22 September 2011

What to eat: Basque Country

We went to the Basque region in (large) part to eat, and we weren't disappointed.

We didn't have a single meal in France - the formal dining style didn't suit our needs on this particular trip - but in Spain we had no problem finding really good food with Jasper in tow. We mostly enjoyed casual tapas, or pintxos, but even sit-down restaurants were tolerant of babies in strollers. Unlike dining stateside, kids are neither scorned nor embraced in restaurants and bars. There are no kid's seats, toys or crayons, but there aren't harsh looks when a stroller-pusher walks through the door either. Obviously we didn't bring Jasper to super-fancy restaurants, but other than that we were pretty unrestricted.

It took us a while to figure out the rhythm of a typical day, but I now understand it to be something like this:

Breakfast is small, usually a coffee accompanied by a pastry or yogurt, and it is almost always taken sitting down. Despite a slow infiltration of portable paper cups into pastry shops, to-go coffee is still a rarity.

Lunch is the big meal, and seems to take place somewhere between 1-4 pm. Our hosts in San Sebastien explained that this is the meal they most often cook at home, and it's rarely a small affair. I'd recommend starting out with some Pintxos at a bar - early while they're still fresh - and then eating a sit-down lunch after you're nice and warmed up. Oh and feel free to imbibe, since you'll be indulging in a siesta afterward. It's like tailgating EVERY DAY!

Dinner is late, I assume since people have to pack in extra hours at work to compensate for all that lunching and napping. From what I gather, it usually consists of pintxos or a light meal, and is eaten after 9.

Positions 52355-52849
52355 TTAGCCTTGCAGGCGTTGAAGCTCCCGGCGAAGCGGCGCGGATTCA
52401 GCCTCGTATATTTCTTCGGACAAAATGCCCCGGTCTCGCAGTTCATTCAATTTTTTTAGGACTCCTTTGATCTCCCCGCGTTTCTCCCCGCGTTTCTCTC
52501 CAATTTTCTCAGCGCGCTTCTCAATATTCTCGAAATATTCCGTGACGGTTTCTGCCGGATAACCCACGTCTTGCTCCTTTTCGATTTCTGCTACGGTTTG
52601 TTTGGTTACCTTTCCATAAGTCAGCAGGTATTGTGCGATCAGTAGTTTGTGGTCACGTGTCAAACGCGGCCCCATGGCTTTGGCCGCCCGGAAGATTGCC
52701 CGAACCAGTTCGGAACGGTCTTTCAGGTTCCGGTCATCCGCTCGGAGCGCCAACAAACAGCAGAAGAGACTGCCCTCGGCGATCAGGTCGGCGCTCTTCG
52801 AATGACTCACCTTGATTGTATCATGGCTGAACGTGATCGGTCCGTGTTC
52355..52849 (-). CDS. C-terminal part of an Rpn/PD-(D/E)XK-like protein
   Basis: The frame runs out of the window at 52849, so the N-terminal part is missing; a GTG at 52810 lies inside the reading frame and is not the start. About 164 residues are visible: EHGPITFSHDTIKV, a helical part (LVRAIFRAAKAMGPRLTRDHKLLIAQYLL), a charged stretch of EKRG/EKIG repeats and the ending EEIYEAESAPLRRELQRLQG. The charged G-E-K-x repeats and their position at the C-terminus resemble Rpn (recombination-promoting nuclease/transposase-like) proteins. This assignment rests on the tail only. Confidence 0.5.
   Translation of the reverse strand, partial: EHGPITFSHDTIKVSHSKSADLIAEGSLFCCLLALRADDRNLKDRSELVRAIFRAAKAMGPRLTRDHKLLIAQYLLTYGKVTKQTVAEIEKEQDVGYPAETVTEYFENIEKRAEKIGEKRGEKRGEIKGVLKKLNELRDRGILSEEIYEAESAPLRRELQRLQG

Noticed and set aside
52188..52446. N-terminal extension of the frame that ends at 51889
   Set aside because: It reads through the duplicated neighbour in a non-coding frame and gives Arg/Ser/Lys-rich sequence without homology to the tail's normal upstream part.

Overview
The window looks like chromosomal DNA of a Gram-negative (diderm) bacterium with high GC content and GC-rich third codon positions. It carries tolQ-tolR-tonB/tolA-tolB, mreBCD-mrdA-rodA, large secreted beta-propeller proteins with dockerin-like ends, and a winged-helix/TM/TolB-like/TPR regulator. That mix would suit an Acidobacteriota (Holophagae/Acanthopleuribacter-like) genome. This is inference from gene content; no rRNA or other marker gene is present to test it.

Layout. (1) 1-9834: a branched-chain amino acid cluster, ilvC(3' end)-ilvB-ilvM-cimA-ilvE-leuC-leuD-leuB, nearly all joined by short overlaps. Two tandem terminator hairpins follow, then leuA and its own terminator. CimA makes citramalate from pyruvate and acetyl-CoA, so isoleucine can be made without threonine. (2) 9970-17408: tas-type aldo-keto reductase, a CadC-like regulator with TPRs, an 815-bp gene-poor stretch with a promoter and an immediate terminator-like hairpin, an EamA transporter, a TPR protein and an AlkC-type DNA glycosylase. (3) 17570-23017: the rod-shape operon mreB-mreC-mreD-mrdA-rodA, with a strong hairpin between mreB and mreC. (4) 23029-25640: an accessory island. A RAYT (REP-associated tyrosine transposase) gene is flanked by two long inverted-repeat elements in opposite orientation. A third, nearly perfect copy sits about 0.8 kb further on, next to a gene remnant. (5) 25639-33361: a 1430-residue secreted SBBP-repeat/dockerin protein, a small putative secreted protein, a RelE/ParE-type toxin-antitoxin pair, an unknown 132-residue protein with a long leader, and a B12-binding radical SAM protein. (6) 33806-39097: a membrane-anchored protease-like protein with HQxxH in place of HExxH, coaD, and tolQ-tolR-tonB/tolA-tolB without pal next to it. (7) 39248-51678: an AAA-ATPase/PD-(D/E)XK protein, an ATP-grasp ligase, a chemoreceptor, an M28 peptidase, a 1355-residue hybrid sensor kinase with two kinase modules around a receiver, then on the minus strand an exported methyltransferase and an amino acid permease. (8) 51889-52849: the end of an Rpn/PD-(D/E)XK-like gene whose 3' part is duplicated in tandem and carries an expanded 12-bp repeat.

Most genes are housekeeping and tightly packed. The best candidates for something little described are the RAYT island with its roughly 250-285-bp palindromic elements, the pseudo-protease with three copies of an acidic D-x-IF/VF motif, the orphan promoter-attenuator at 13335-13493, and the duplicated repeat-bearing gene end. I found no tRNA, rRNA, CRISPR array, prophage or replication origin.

Don't leave without trying the guindilla (little green peppers that aren't usually spicy, but can be), bacalao (salted cod), anchovies/sardines (we're still not sure which are which), Basque cider (unpasteurized, farmy and delicious), and ham. So yeah - try not to be vegetarian.

Here are some highlights. Not pictured but also not to be missed are shots of Getaria, where restaurants lining the harbor grill fresh seafood.

Bacalao from our one fancy date, guindilla, tuna grilled at a tuna festival. San Sebastien.

Pintxos in Hondarribia (first four) and Bilbao
(last two)

The rest of our photos can be found here.

1 comment:

  1. From the Times: "An avant-garde dish called Juego de Verdura claims to be just that. On a small plate there are two short glasses, one spewing cloudlike vapor and the other containing layers of egg, mushroom, vegetable soup and spinach-tinged foam. Strangely delicious, it also makes sense: Envision jogging upward past hens (there’s the egg), then mushrooms and small vegetable gardens (that’s the green soup and foam), and, upon reaching the summit, being surrounded by early morning mist (that’s the bartender’s cue to pour hot broth over dry ice, unleashing a swirl of fog over the table)." It looks like we got the lunch version in figure #4.